“First Class Readers”
In the midst of all the chaos this year, the United States Supreme Court did something remarkable. We’ve already told you about Georgia v. Public.Resource.Org and its impact on opening up state-law materials; but, now is the perfect time to look a little more closely at what the Court said and why it was so good to hear.
Writing for the majority, Chief Justice Roberts explained that “no one can own the law. ‘Every citizen is presumed to know the law,’ and ‘it needs no argument to show … that all should have free access’ to its contents.” We’ve been beating that drum since 1992, and it’s wonderful to hear it echo at the Supreme Court. We wouldn’t have arrived here without your generous support.
But it’s something else the Chief Justice wrote that I want to focus on. He invited readers to “imagine a Georgia citizen interested in learning his legal rights and duties.” He notes that readers of the “economy-class version of the Georgia code available online” would come across laws that have been invalidated by courts. “Meanwhile,” he noted, “first class readers with access to the annotations will be assured that these laws are, in crucial respects, unenforceable relics that the legislature has not bothered to narrow or repeal.”
By posing that scenario, the Chief Justice was clear that the public deserves free access to complete and correct resources that fully enumerate and explain citizens’ rights and obligations. And he assumes that citizens will go online to access them. This is a HUGE shift from where we started out, when it seemed not just fashionable but downright “responsible” for judges, lawyers and academics to question the utility and reliability of free online legal resources available to the general public. Only lawyers needed the law, the argument went, and trusting its dissemination exclusively to a duopoly of deep-pocketed publishers to keep it out of the hands of everyone else seemed more like a solution than a problem in that worldview.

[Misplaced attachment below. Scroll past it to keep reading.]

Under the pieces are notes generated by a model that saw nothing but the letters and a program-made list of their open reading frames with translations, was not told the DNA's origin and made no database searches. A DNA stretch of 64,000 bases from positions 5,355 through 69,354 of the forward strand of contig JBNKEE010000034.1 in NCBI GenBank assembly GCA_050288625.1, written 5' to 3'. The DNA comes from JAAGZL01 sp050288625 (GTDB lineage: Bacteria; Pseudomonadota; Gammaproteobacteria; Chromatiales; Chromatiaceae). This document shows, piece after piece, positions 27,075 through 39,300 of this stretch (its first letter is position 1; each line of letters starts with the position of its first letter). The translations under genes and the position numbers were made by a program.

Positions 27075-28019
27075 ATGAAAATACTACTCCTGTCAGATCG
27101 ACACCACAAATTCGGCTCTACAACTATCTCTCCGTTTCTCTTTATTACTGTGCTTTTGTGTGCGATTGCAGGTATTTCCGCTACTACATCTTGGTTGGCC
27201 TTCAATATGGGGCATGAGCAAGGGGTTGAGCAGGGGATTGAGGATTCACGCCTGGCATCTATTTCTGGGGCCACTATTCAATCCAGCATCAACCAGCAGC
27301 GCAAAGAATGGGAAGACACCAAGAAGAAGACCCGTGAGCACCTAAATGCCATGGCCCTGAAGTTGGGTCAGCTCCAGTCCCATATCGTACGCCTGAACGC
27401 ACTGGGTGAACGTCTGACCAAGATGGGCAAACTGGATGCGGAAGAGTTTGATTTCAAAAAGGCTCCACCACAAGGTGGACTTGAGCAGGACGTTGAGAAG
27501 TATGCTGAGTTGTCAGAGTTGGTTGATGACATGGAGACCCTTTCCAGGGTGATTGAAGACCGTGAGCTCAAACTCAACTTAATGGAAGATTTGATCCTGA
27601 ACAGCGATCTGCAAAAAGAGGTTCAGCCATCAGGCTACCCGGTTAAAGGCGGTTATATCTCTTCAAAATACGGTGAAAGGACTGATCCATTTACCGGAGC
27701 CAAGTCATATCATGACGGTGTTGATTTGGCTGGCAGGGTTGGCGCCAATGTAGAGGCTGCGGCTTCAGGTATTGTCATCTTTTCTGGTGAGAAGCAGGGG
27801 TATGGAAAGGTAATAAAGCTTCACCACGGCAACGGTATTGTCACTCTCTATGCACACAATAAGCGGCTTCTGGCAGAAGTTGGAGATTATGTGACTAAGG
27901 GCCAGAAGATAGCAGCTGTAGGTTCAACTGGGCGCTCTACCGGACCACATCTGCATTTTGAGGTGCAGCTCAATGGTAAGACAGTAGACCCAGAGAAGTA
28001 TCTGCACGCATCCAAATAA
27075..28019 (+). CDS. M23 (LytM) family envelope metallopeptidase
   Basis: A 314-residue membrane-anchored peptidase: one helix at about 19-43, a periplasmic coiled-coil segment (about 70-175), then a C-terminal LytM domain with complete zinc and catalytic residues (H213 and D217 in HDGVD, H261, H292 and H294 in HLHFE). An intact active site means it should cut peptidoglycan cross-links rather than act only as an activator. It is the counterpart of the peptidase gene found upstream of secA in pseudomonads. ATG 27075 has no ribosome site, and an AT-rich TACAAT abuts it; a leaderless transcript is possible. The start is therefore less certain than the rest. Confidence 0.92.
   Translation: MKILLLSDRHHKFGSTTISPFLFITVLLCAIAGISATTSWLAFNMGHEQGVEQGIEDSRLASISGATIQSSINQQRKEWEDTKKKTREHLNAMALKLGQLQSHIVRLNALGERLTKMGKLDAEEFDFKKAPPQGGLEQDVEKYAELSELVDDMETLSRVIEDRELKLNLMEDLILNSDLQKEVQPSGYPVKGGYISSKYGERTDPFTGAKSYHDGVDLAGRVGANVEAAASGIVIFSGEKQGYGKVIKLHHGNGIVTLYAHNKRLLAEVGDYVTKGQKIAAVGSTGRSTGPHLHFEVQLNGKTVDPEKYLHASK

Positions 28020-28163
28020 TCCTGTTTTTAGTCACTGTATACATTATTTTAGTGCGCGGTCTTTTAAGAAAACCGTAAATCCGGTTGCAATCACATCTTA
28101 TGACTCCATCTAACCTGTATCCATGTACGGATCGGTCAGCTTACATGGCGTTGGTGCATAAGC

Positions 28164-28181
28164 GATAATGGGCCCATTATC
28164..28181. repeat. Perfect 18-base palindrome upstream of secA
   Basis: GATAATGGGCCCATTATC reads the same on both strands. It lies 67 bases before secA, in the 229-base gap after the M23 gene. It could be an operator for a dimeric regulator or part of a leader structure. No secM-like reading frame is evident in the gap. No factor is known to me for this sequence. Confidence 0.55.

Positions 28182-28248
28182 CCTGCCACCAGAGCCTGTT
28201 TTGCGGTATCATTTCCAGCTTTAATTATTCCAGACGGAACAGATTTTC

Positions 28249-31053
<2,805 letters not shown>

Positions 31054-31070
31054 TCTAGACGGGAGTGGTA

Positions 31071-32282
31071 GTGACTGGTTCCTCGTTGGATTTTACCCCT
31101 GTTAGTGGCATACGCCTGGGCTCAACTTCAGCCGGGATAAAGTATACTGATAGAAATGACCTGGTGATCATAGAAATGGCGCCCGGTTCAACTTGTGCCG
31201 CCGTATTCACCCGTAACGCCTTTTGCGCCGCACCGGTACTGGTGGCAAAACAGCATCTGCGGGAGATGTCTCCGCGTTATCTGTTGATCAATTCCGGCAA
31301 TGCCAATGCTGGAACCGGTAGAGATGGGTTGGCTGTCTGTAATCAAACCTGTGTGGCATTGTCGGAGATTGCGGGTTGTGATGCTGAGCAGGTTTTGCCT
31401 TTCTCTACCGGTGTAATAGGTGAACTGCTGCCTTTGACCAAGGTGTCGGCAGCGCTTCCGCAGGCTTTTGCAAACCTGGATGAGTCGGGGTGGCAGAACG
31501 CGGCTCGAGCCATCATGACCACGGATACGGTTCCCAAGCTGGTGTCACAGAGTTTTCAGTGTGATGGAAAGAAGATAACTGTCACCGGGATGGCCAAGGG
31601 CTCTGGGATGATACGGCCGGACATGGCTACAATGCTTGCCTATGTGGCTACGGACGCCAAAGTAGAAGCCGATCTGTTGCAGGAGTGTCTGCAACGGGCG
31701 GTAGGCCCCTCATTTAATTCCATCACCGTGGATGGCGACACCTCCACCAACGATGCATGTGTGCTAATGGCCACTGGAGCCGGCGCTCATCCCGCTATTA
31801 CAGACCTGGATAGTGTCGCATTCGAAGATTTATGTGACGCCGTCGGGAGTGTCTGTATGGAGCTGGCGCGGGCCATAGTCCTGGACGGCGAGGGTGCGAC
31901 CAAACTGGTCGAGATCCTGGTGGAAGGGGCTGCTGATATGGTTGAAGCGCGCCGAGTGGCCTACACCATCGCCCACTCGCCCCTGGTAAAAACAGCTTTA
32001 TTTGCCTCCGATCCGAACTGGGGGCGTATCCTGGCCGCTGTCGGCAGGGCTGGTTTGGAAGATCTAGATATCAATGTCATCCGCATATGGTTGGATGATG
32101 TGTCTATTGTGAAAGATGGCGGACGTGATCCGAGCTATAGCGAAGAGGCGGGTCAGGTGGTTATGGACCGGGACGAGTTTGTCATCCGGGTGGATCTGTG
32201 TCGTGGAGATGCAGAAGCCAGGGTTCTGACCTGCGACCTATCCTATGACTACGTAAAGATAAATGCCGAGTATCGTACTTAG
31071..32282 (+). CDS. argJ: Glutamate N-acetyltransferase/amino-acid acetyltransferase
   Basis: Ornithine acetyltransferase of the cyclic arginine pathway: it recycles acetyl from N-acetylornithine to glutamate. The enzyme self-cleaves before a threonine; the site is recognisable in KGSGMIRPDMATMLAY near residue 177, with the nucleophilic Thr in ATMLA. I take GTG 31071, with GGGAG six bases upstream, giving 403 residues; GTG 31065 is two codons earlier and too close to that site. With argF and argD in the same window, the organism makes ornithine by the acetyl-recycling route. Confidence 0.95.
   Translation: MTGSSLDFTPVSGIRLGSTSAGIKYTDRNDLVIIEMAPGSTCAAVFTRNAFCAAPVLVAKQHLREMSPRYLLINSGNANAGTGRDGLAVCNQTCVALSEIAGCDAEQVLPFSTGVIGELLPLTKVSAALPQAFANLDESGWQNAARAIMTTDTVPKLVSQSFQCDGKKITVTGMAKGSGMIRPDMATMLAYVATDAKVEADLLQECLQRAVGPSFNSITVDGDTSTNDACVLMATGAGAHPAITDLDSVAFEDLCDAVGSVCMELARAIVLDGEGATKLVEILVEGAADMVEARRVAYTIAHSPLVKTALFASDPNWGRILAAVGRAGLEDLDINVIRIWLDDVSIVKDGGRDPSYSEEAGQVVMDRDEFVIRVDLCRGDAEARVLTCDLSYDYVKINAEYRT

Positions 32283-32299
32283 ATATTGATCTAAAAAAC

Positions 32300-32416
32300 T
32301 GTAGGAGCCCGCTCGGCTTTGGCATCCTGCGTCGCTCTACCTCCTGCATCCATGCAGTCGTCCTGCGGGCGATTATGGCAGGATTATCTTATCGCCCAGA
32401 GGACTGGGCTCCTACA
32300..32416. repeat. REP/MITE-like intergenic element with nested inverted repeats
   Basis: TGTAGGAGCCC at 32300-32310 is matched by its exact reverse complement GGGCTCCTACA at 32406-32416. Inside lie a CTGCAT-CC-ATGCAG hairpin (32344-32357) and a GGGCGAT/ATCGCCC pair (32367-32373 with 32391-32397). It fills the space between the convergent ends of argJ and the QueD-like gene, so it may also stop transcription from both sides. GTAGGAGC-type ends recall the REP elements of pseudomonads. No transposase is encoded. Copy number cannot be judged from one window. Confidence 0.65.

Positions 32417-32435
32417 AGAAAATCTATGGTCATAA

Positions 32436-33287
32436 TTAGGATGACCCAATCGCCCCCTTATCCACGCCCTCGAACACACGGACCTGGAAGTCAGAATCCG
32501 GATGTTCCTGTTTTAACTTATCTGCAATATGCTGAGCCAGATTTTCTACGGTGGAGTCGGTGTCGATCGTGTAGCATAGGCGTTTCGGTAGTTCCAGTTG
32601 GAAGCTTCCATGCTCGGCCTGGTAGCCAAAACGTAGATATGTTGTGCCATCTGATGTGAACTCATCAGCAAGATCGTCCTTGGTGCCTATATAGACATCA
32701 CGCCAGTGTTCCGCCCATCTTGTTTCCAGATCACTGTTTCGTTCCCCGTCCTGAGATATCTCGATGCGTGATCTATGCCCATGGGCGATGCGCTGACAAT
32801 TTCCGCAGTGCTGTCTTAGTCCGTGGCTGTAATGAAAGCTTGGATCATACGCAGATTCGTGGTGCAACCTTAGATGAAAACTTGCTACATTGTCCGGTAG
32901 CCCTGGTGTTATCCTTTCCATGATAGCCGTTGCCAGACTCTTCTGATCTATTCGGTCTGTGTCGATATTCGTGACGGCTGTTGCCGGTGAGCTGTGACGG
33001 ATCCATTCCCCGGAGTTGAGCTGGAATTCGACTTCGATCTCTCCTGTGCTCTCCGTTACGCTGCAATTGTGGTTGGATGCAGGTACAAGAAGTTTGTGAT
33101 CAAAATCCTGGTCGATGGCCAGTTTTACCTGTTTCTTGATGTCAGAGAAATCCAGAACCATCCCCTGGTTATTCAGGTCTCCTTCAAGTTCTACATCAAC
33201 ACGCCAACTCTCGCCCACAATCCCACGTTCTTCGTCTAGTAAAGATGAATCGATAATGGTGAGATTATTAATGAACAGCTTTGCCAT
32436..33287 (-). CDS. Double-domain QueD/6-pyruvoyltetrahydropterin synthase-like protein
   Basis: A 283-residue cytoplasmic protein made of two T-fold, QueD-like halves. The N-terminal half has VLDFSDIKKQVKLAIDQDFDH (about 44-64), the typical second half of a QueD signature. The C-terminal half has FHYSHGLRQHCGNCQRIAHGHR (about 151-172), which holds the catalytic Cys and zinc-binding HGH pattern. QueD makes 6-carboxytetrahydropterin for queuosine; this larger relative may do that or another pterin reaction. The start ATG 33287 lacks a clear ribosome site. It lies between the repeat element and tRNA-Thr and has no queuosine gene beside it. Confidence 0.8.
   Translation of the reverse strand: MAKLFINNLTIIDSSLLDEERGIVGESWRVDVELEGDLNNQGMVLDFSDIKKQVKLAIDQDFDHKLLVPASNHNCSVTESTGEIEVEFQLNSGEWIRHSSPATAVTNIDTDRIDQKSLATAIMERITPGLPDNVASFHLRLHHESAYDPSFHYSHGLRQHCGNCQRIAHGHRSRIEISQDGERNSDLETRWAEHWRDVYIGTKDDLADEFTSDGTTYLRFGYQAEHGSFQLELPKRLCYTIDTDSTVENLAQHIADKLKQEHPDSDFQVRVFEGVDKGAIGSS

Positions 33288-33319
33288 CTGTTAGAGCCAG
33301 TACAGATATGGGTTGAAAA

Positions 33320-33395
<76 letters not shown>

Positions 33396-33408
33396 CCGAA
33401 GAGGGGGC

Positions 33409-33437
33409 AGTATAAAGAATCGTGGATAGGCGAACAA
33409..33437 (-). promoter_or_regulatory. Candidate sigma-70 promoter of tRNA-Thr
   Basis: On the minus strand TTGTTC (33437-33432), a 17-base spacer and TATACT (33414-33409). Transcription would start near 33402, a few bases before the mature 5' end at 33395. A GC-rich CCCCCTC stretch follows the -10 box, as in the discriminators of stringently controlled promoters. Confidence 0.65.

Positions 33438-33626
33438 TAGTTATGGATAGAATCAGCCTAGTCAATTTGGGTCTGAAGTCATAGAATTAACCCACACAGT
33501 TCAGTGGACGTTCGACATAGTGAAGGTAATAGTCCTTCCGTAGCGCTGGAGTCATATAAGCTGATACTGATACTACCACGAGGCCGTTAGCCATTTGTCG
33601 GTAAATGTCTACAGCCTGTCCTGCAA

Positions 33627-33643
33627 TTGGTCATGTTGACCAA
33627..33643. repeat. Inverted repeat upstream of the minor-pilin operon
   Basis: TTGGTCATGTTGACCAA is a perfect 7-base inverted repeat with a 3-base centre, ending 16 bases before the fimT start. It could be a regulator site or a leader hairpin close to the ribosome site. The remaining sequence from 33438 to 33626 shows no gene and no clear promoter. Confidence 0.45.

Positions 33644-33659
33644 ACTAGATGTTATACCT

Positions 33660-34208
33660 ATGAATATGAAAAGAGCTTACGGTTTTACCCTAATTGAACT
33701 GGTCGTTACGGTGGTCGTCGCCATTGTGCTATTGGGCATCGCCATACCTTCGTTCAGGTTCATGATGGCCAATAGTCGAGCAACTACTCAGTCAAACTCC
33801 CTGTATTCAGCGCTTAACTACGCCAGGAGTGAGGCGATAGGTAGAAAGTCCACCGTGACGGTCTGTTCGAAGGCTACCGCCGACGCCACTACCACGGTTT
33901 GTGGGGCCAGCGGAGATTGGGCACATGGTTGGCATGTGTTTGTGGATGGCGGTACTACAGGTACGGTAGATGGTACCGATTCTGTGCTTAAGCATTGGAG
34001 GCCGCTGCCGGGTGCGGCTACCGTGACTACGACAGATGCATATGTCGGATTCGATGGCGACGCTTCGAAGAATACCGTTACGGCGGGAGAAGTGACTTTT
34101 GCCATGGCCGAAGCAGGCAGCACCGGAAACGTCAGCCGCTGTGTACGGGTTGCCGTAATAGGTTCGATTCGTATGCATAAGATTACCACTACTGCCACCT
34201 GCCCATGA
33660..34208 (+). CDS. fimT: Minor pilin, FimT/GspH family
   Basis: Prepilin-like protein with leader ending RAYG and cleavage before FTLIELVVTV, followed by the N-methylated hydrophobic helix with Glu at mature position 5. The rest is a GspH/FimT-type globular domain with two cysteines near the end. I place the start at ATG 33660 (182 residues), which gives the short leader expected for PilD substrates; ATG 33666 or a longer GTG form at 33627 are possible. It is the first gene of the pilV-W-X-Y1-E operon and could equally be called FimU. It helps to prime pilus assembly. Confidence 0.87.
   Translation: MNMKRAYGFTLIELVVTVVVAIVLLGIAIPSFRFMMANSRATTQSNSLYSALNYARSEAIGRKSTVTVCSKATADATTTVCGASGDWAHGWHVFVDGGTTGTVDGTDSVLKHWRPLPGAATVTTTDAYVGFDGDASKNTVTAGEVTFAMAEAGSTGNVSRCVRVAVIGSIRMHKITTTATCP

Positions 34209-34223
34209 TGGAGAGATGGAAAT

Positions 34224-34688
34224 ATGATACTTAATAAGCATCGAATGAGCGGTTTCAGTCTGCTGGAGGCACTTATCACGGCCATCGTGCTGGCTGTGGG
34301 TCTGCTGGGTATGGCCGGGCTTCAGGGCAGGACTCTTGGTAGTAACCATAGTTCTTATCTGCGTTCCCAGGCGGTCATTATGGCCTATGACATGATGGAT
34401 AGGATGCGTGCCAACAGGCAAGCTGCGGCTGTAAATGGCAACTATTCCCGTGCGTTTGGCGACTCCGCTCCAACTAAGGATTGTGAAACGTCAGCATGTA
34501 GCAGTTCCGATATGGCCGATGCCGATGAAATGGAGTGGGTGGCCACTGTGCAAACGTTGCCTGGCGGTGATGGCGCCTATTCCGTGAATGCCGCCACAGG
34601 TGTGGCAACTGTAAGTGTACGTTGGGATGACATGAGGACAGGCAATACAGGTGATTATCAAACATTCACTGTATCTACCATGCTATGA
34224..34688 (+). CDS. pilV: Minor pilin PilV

But even in those early days, we knew that all of you are “first class readers” who use the law to do your work, solve your problems, participate in society, and generally live your lives. It has always been our top priority to bring you accurate, updated, and unbiased primary and secondary sources of legal information to help you do all that. And, it turns out, the Supreme Court agrees that’s a very good idea.
Thank you for supporting us,
Legal Information Institute
0 thoughts on ““First Class Readers””
It’s nice to know that some law in Georgia, etc. will have free access to legal resources about their rights and obligations.
However, after that what happens when you learn the law, but its application by Justices and court staff, is as contrary to those rights, and ill court practice exists-[such as refusing valid cases], including spoliation of court records to fix cases, or only to get denial by the excessively closed courts, to even hear or consider a case? Often, the US Supreme Court itself refuses to even enforce those rights, so is this opening of the law in vain? What good is having laws and rights when the violation of those rights give the guilty ones immunity to doing so?